A confrontation between a white officer and a black man eating at the Pleasant Hill BART station has caused controversy about police targeting people of color. (Courtesy photo)

A confrontation between a white officer and a black man eating at the Pleasant Hill BART station has caused controversy about police targeting people of color. (Courtesy photo)

Black riders disproportionately cited by BART police for eating and drinking

People of color have been disproportionately targeted by BART police officers for eating or drinking on trains and on BART platforms, the San Francisco Examiner has learned.

Data on citations for police code violations pertaining to eating and drinking on BART obtained by the Examiner after a public records request reveal that out of the 55 people cited since Oct. 1, 2014, more than 80 percent were people of color.

African Americans were cited most frequently for consuming food or drinks on BART, with a total of 33 citations given to black passengers. Latino and “other” ethnic groups comprised the second largest group cited since Oct. 1, 2014, with 13 citations.

White passengers comprised just nine of the citations, and the ethnicity of one person cited in the time period for which data was requested was marked as “unknown.”

The records request was filed after a man was detained earlier this month for eating a sandwich at the Pleasant Hill BART Station. A viral video of the interaction between passenger Steve Foster and BART police Officer D. McCormick showed the officer handcuffing Foster and walking him off the platform.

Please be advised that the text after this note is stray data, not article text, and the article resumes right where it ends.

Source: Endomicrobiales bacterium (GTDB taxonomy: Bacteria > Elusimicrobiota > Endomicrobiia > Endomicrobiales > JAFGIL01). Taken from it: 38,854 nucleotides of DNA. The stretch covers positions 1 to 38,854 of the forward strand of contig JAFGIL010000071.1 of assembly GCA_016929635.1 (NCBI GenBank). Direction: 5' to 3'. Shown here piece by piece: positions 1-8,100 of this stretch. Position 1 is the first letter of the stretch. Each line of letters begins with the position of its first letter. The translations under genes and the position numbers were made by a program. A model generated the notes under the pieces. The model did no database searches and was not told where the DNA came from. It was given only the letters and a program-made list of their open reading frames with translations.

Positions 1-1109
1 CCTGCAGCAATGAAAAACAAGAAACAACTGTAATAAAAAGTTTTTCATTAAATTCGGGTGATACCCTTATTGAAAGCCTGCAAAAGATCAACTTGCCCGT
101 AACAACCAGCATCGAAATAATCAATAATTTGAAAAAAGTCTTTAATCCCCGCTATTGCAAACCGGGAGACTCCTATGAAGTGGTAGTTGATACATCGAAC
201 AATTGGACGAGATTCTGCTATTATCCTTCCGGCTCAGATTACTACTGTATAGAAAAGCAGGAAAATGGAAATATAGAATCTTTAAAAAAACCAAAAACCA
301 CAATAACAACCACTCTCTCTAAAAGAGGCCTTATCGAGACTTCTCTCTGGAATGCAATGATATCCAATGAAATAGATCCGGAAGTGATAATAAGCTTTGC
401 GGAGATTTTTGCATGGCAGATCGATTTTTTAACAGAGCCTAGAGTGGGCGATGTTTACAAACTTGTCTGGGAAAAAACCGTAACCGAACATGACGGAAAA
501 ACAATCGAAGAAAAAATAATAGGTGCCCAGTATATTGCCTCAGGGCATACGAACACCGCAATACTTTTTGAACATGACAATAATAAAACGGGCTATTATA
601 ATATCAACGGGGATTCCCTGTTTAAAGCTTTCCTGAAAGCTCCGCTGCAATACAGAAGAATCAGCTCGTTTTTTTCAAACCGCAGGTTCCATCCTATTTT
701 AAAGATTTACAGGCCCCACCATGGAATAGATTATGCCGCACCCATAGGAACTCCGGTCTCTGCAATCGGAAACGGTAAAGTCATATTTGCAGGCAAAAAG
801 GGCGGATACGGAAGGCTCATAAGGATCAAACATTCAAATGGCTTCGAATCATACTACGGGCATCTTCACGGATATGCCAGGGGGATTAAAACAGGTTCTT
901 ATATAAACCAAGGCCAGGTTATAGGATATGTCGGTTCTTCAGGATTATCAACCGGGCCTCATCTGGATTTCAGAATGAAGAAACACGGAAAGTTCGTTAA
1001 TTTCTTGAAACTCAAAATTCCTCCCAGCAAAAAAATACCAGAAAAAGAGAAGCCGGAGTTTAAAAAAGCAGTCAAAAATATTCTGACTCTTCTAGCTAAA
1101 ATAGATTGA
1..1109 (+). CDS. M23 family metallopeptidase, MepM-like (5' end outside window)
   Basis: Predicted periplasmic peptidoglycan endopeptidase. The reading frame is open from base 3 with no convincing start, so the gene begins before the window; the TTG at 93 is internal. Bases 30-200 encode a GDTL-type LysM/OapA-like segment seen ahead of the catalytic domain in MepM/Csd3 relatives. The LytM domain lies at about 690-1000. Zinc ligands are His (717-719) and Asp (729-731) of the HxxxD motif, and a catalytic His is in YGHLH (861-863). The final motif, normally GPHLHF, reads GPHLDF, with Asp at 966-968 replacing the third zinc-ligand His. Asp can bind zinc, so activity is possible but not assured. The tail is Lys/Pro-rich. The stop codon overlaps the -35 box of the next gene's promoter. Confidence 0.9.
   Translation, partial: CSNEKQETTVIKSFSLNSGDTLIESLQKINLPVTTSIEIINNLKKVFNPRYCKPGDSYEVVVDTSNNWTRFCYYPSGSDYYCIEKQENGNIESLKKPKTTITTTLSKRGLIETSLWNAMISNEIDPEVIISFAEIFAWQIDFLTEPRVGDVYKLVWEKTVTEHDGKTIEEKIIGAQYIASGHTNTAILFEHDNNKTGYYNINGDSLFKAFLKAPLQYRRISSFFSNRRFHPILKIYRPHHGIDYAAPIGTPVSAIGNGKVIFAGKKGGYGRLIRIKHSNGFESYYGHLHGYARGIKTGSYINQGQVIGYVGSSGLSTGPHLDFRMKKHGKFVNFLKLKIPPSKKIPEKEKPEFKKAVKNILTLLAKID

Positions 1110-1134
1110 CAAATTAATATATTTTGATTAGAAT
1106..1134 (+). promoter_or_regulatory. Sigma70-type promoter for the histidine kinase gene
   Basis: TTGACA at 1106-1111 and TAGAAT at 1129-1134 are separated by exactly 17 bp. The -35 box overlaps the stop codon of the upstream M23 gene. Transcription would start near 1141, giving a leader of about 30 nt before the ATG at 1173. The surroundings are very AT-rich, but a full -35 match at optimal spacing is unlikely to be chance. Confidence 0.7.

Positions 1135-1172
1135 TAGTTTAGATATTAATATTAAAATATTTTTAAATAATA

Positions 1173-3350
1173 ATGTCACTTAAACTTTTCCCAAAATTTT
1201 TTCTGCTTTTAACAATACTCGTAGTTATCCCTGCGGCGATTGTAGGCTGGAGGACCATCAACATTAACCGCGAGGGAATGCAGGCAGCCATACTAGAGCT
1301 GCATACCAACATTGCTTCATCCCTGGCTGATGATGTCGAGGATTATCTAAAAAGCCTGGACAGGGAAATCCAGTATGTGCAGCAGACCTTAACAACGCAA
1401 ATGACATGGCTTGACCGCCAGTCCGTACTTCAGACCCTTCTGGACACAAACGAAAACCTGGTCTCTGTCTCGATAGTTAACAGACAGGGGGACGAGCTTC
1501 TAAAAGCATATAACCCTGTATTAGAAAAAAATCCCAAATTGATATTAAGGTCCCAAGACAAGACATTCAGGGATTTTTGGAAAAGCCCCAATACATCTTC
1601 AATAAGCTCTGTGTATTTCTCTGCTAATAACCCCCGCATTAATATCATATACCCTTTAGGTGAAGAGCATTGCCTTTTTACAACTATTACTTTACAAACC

The detainment was protested by BART riders — including BART board Director Janice Li — who days after the incident gathered at the Embarcadero Station platform to eat sandwiches.

BART issued information about the identities of riders. (Courtesy photo)

BART issued information about the identities of riders. (Courtesy photo)

Foster has since hired notable civil rights attorney John Burris and plans to sue BART, claiming that he was improperly detained “without reasonable suspicion” and that the incident caused him to miss work as well as emotional distress, the Examiner reported previously.

While police cite black BART riders more often, most BART riders are white and Asian.

According to 2018 BART ridership data, only 10 percent of BART riders are black.

Comparatively, white riders made up 35 percent of BART’s total ridership last year, while Latino and Asian/Pacific Islander riders made up 17 percent and 32 percent respectively. Native American and “other” ethnicities made up 6 percent of BART’s ridership.

To see the full citation data for 2015-2015, click here. To see the full citation data for 2016-2019, click here.

Anand Subramanian, managing director of PolicyLink, a research institute focused on racial and economic equity, said the citation data “certainly seems indicative of bias and who is stopped for an infraction and who is not.”